Today, I had the privilege of attending a lecture led by Professor Seyyed Hossein Nasr (YES!!! I did! OMG!) and followed by Vincent Cornell and Scott Kugle (that's correct!) on the pursuit of happiness.
They talked on the concept of happiness in the Islamic tradition. Other scholars talked on faith and other religions (Christianity, Judaism, and Buddhism).
It was SO refreshing, SO beautiful, SO peaceful!
Anyway, so lemme share briefly with you what I learned and what they said. Some narrated Sufi stories and the thoughts of Muslim philosophers and scholars on what happiness is, how it is achieved, what it's for, and where it comes from. They talked on what our scholars of the past meant, and what's meant even today, when they say, "Reject the desires of this earth" (this is important to me personally 'cause I always misunderstood it. I thought it means what many people think it means: to literally abandon this earth, don't associate with anyone, resist all desires, and so on. Ahhh, but that's not what it means! I'll explain another time what it really means, ka khairee). The most interesting thing was said by Kugle: "It is not the pursuit of happiness we should be discussing or seeking; it is the pursuit of contentment." He, like the other speakers, reminded us that contentment is more important than happiness and that happiness is only transitory. Contentment, however, is deeper. To be content is to realize that your goals can become your prison, a dead end; to be content is not to let your heart be attached to anything; to be content is to experience something bad and, instead of feeling depressed or angry, looking at it from a distant, asking what it could mean and why it might have occurred (in other words, "What can I learn from this? What can this lesson teach me? It's not in my control, so what can I get from being angered by it?").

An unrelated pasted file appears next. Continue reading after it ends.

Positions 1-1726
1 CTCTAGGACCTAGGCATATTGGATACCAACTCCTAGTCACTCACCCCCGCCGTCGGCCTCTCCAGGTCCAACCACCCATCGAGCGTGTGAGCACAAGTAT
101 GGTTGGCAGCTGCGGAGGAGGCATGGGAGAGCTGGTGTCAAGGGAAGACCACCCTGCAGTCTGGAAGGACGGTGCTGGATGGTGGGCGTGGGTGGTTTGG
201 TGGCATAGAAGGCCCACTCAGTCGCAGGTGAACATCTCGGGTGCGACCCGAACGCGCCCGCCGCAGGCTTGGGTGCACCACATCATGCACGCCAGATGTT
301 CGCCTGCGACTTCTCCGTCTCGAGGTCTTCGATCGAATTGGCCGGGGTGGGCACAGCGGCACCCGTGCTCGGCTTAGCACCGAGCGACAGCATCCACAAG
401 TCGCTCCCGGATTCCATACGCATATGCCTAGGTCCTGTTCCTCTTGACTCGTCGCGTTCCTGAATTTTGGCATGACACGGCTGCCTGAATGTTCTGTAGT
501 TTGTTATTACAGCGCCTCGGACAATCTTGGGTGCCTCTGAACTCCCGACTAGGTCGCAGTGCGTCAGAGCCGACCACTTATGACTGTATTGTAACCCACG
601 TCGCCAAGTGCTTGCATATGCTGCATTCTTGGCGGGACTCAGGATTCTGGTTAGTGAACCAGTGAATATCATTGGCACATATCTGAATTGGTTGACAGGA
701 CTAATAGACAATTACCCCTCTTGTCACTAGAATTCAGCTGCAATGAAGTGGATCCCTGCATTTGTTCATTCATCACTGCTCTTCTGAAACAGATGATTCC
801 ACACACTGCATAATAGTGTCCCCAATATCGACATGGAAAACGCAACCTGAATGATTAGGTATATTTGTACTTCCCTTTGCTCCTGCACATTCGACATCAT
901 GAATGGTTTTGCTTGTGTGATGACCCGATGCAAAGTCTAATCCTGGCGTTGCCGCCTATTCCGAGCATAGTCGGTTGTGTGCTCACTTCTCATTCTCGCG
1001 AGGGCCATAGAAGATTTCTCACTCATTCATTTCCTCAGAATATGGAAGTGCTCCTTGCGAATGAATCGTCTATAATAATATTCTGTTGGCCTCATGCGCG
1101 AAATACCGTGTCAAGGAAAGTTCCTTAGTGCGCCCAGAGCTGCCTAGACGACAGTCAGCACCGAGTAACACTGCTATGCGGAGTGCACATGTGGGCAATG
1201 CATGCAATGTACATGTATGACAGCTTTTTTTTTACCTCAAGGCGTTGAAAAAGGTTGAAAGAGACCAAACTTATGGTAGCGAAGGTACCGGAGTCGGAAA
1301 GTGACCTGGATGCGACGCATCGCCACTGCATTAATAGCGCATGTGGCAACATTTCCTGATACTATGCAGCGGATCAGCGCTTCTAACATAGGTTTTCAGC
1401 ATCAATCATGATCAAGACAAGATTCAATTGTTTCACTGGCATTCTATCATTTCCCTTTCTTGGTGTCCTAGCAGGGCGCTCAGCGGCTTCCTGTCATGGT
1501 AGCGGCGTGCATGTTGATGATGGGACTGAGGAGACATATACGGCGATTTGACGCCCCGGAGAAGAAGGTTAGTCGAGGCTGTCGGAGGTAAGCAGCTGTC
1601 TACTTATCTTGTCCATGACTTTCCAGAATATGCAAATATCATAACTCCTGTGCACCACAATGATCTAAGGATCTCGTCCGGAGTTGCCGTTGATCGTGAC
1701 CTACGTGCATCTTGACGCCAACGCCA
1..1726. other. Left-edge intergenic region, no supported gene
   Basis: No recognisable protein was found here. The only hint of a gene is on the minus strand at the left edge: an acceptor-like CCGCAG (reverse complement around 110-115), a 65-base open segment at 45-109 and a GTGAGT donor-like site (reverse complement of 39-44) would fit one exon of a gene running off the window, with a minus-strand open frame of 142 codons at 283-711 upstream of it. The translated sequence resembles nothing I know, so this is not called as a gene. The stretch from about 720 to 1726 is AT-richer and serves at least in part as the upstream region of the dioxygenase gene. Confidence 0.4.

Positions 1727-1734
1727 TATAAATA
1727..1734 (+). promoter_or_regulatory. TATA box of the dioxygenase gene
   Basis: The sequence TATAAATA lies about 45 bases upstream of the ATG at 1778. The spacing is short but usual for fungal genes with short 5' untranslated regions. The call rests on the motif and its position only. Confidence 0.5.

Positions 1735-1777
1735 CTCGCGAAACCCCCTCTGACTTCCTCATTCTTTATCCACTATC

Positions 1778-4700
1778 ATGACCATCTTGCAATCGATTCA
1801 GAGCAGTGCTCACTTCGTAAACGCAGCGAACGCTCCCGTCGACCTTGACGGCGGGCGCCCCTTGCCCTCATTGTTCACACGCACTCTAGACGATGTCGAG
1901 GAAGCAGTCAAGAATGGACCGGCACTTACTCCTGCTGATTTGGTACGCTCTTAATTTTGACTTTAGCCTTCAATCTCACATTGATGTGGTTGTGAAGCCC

Contentment is best achieved by giving, by being generous, by sharing; to be fully content, one should possess the hospitality of the earth.
Most interestingly, the Arabic word for "happiness" is "Sa'aadah," ("Anaa saeedah" = I am happy). But it also means salvation. The speakers therefore asserted that, in Islam, one can attain happiness by attaining salvation. (I will get into the whole philosophical concept of happiness, heaven, hell, etc. in another blog post, not now.)
They said that another way to attain happiness (and salvation) is by performing dhikr, the remembrance of God. There are many ways one can do dhikr, but, when asked if he could perform it for the audience, Professor Hossein said he does not believe it should be done in or for the public.
And, last, they all also agreed with the other speakers and followers and supporters of other religious ideologies by stating that happiness comes with knowing who you are. They told stories in which this is explained. ... And I'll have to watch the lectures again to be able to share each story here, but that's not happening now, k?
Each of these points can be elaborated extensively, I know, but I needed to write all this down for my own sake, so it's not detailed. I'm just saying it all here because it was a really enlightening lecture, and the feeling of being around those sages was and always will be simply divine.